Raman spectroscopy - Lin Yangchen

by Lin Yangchen

Ink recipes for postage stamps were often kept secret to guard against fraud. And philatelists, having no access to such information, can rarely go further than ascribing catalogued shades by eye.

But this is where physics can help. Zap the stamp with a laser and abracadabra, you know what molecules it’s made of. Photons from the laser are scattered when they hit the molecules. Most of the photons show no change in energy, but a small number of them transfer some of their energy to the molecules or vice versa. The quantity of energy transferred depends on the chemical bonds present. This effect was named after Indian physicist Chandrasekhara Venkata Raman, who first reported it in 1928 together with fellow physicist Kariamanickam Srinivasa Krishnan.

One of the strengths of Raman spectroscopy compared with other spectroscopic methods is its ability to identify specific chemical compounds rather than just the elements that make them up (Clark 2005). By focusing the laser through the microscope, it also enables the investigation of a very small area of interest without contamination from surrounding material. Raman spectroscopy has been successfully used on the stamps of various countries and periods (e.g. Chaplin et al. 2002, 2004; Najjar 2013; Imperio et al. 2015, Araki et al. 2016, Zhou et al. 2016), including coconut definitives (Lin 2018c, Lin & Lim 2019).

A coconut definitive under 532 nm laser irradiation. The laser is generated by a convoluted process full of bombastic chemical formulæ. First a 808 nm laser is produced using aluminium gallium arsenide. The light is aimed at a crystal of a neodymium-doped yttrium compound, which increases the wavelength to 1064 nm. This in turn goes into a crystal of potassium titanyl phosphate oriented in such a way that its anisotropic structure causes the frequency to be halved to 532 nm.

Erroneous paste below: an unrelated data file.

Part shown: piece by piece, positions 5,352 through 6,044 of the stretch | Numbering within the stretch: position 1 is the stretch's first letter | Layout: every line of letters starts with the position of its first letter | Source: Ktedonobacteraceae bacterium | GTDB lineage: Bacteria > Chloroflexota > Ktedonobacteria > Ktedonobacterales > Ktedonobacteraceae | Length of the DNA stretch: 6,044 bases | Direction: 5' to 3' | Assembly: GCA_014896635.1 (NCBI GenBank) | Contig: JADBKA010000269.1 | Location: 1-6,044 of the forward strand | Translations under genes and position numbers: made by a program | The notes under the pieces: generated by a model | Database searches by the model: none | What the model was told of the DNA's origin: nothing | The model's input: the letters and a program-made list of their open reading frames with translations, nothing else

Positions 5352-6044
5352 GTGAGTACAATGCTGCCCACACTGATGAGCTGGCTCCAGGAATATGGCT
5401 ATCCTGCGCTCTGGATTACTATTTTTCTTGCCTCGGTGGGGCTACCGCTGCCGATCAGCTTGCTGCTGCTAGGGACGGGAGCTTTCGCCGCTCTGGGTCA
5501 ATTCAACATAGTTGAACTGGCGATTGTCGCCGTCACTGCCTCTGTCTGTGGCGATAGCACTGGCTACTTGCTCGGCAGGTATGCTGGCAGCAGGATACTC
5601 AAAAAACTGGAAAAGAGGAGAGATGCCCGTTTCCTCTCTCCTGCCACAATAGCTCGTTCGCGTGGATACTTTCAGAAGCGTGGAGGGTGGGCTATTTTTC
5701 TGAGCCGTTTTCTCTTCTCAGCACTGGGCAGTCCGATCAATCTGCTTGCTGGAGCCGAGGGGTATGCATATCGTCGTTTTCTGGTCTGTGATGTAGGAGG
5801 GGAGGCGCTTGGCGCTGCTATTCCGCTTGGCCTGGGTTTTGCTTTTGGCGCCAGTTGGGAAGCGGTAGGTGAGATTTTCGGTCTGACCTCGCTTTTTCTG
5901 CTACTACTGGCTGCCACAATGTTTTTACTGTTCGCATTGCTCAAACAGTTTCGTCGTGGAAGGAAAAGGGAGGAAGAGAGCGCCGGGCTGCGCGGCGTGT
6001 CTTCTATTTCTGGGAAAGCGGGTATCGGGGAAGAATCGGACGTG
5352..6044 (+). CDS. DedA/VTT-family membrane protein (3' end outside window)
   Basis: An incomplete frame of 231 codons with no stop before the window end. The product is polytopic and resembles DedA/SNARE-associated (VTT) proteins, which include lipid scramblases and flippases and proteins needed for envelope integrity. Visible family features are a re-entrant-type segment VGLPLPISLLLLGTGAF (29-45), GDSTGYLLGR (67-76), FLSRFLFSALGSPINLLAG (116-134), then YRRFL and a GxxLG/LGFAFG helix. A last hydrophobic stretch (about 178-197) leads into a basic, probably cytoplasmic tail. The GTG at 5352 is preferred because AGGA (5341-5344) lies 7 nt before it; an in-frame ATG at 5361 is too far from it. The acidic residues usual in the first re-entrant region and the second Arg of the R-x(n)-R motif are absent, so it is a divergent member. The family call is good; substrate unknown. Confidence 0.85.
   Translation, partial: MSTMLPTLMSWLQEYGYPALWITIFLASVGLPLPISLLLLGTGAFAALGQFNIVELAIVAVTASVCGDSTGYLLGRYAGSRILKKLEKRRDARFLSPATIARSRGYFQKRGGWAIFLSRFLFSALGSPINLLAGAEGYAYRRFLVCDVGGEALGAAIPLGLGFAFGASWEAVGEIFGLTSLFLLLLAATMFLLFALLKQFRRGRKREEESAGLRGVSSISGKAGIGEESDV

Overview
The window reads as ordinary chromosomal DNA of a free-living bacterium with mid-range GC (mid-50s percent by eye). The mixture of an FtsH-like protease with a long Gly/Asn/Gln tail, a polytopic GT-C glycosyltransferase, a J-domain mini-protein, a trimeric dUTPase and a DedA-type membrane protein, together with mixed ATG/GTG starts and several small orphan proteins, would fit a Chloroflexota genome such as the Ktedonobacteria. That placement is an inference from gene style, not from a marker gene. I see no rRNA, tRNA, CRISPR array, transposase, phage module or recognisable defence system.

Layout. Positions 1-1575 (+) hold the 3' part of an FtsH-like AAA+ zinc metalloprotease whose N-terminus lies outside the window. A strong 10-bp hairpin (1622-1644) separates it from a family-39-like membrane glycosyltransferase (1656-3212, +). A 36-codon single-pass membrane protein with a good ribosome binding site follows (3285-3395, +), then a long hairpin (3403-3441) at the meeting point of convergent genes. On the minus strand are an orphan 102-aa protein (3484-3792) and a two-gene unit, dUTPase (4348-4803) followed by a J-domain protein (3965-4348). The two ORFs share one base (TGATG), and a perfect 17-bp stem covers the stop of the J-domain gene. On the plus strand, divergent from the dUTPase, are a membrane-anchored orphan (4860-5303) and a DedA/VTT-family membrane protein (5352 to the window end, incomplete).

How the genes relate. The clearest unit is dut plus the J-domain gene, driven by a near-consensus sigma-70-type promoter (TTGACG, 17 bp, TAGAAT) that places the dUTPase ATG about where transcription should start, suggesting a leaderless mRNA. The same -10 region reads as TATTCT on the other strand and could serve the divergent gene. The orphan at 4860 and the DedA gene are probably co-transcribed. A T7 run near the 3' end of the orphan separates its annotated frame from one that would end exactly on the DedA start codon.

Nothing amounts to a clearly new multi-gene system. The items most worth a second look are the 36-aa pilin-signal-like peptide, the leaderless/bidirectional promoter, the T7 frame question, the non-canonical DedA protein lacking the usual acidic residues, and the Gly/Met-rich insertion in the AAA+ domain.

There are some difficulties, however. Ink is often a complicated mixture of pigments, dilutants and drying agents (White 1979). Organic inks cannot be precisely identified as they produce broad humped Raman spectra (Araki et al. 2016). The Raman signals can also be overwhelmed by fluorescence; paper coatings (Glazer 2004) don’t help. Many of the coconut definitives seem to present these difficulties, judging from my pilot studies. Higher laser power on the coconut definitives often caused signal saturation due to fluorescence.

The author consulted the following libraries of reference spectra:
Pigments Checker Raman database (Caggiani et al. 2016)
Raman spectroscopic library of natural and synthetic pigments (Bell et al. 1997)
Raman spectroscopic library of mediæval pigments (Marucci et al. 2018)
RRUFF mineral database (Lafuente et al. 2016)

Analyzing the inks of the coconut definitives with a Leica DM LM microscope coupled to a Renishaw inVia Raman spectrometer.

I am grateful to Lim Kim Yong, Sow Chorng Haur and the Department of Physics at the National University of Singapore for the facilities and assistance that made my research possible.


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